Radar | Jun 04,2022
Feb 26 , 2022
By SAMSON HAILU ( FORTUNE STAFF WRITER )
Lion International Bank (LIB) has appointed Daniel Tekeste, 43, as its president, following approval from regulators at the National Bank of Ethiopia (NBE) last week. Taking the helm as the Bank's fifth president since its founding in the mid-2000s, Daniel is tasked with reversing the lacklustre performance LIB registered last year.
Unlike the three years beginning in 2017 when Lion Bank had enjoyed robust growth – net profits were shooting up by an average of 20pc annually – it suffered a 47pc dip in profits last year. The Bank netted 334.5 million Br, leading returns for its 12,000 shareholders to nosedive by 57pc to 3.59 Br. The icky development was mainly driven by the militarised conflict in Tigray Regional State, where half of its 276 branches are located. Unoperational since the war broke out in November 2020, these branches account for close to 60pc of deposits.
Deposits shrank by 0.5pc to 25.9 billion Br last year, in sharp contrast to the banking industry's 25pc jump in the aggregate deposit of 1.3 trillion Br. Lion Bank had seen deposit mobilisation grow by an average of 42pc annually over the five preceding years, higher than the 36pc average growth registered by second-generation banks. According to people familiar with the industry, it also suffered a bank run last year where political uncertainty led account holders to withdraw billions of Birr in one month.
Steering the Bank back into the realm of positive growth is a burden Daniel and his executive team have to shoulder all the way through.
Born in Adwa, 993Km north of Addis Abeba, Daniel embarked on a career in finance after joining the state-owned Commercial Bank of Ethiopia (CBE) in 2003 as a junior officer. He was assigned to lead a team for credit risk management. After a decade at the CBE, Daniel, a father of one, joined Lion International Bank in late 2014 as head of its risk and compliance department. He was later appointed director of the international banking department.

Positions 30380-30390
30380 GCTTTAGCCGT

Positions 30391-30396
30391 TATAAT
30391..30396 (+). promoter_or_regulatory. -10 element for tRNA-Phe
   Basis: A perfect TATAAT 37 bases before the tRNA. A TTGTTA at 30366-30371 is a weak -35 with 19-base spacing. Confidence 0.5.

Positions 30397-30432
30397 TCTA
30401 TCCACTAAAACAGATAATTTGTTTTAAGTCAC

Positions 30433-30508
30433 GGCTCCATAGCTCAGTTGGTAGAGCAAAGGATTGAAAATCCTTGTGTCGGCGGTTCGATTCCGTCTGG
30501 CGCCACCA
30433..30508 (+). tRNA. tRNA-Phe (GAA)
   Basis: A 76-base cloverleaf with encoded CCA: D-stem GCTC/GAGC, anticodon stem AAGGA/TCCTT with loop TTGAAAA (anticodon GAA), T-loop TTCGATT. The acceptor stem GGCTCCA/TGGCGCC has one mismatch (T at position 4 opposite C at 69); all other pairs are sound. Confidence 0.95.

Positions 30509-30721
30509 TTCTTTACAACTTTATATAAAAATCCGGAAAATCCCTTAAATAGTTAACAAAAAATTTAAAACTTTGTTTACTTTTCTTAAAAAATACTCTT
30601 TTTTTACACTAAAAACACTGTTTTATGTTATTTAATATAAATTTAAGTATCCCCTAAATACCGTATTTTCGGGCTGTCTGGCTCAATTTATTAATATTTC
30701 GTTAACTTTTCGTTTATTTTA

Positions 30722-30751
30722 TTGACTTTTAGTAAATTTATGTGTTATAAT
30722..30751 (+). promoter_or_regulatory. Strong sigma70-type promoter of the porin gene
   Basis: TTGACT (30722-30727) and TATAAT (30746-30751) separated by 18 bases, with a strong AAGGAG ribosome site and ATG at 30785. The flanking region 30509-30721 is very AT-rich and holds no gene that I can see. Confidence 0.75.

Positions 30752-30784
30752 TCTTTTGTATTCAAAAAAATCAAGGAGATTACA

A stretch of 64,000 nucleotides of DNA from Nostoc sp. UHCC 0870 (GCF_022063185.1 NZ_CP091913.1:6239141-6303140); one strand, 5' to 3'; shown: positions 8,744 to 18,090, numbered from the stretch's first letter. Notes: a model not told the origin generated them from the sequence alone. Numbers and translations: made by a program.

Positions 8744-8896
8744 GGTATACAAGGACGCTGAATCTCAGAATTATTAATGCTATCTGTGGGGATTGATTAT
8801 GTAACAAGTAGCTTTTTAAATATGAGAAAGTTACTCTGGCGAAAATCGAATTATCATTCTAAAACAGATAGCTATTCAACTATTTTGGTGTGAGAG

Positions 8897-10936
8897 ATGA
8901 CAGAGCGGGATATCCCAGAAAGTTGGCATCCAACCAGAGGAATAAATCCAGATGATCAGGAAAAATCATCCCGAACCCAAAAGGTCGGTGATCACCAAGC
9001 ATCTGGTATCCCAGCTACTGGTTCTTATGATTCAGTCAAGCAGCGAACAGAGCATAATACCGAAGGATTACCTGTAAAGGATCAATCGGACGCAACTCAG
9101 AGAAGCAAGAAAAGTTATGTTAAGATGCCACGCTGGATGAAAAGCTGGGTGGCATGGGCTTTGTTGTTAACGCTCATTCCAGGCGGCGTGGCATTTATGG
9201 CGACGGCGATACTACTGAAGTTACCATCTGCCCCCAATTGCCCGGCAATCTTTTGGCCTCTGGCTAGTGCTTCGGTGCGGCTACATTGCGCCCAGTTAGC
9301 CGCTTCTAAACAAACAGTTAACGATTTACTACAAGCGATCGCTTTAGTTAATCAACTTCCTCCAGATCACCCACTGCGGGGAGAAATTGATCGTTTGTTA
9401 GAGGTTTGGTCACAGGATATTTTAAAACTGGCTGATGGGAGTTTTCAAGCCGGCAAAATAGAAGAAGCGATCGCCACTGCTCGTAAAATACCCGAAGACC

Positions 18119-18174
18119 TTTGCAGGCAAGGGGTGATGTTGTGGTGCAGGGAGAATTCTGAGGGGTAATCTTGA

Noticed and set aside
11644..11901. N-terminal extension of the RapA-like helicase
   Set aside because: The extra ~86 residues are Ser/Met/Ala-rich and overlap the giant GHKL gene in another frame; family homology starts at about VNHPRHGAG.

In 2018, Daniel was promoted to the vice president office for business strategy management and modernisation, a position he held until he was appointed as acting president following the departure of Getachew Solomon last year. The fourth president of the 16-year-old Bank, Getachew moved to North America this year after a brief stay in Dubai.
Daniel studied undergraduate business management and completed post-graduate studies in business administration at Addis Abeba University.
Michael Gezahegne, head of Lion's human capital department, has worked alongside Daniel for the past 10 years at LIB and the CBE. He speaks of Daniel as a person raising the elephant in the room.
"He raises important issues and makes arguments that hold water during quarterly management meetings," Michael recalled. "He knows how to lead and push others to the limit to achieve the desired outcome."
Lion Bank's board of directors spent two months reviewing two candidates before vesting the top position to Daniel. He is well aware of the predicament the Bank finds itself in.
"We're already diversifying our resource mobilisation efforts by opening up more branches in feasible areas," Daniel told Fortune.
The Bank has opened two branches in the last six months.